“The merger will result in the creation of the world’s number one integrated leisure tourism business… with enhanced long-term growth prospects,” a joint statement from the two companies said.
Today’s news follows an announcement in June that had revealed a merger in principle.
Following the all-shares merger, the combined group will be domiciled in Germany and have a premium listing on the London Stock Exchange.
Existing TUI Travel shareholders will own 46% of the new company, with the remainder controlled by TUI stakeholders.
The merger is expected to eventually deliver cost savings of at least €45m a year, the statement added. The combined group will have a market value of about €6.5 billion.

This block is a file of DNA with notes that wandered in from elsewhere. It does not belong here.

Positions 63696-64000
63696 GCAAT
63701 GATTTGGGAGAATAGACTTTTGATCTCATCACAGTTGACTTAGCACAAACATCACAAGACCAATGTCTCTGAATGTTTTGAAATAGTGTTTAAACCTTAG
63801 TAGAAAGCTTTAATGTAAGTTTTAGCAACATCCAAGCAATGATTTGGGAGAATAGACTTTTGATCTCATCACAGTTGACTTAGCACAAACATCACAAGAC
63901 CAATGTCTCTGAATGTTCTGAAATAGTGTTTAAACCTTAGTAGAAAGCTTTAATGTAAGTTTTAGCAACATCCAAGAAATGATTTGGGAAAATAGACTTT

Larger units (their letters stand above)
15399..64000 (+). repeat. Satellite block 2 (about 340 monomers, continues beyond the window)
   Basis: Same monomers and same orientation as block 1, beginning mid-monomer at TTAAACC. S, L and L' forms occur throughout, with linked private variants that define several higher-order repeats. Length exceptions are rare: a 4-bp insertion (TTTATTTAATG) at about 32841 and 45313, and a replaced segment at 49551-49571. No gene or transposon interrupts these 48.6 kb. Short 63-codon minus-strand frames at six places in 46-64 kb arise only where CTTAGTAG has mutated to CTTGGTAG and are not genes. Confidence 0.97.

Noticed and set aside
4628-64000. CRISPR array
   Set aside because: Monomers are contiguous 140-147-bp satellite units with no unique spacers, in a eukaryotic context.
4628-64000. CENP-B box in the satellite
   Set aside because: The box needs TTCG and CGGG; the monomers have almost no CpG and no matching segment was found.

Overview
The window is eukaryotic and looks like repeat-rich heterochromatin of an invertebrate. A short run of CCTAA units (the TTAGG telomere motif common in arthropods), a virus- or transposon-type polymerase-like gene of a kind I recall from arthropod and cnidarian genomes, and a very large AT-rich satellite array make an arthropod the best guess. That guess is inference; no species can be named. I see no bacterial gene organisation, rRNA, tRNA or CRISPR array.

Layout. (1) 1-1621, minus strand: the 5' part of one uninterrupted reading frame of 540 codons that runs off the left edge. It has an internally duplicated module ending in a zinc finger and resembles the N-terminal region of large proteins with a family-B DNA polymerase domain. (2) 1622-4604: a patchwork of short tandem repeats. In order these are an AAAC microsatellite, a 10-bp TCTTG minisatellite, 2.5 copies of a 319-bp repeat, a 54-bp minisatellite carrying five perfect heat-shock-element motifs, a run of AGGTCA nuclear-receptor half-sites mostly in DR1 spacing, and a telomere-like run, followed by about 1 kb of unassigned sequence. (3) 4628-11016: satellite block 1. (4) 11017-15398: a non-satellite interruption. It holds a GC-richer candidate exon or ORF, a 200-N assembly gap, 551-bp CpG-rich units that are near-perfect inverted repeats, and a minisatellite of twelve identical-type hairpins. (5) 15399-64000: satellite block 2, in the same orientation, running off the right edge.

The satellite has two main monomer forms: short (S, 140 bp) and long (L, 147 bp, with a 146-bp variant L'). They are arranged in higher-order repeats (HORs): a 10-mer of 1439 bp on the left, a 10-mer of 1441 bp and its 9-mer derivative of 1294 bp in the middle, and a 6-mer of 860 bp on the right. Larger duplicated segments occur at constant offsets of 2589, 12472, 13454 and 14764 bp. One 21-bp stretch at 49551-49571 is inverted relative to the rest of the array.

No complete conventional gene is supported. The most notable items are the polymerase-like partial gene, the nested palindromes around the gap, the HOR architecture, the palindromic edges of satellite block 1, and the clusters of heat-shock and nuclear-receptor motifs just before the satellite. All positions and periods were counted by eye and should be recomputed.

“The potential cost savings are significantly higher than expected at the start of the negotiations,” said TUI chief executive Friedrich Joussen.
“The new TUI will definitely be a truly international group and thus also one of the most international employers in Europe,” he added.
One-off costs as a result of the merger are estimated at €45m, the statement added.
Joussen and TUI Travel chief executive Peter Long will be joint CEOs of the new group until February 2016, at which point Joussen will become sole head.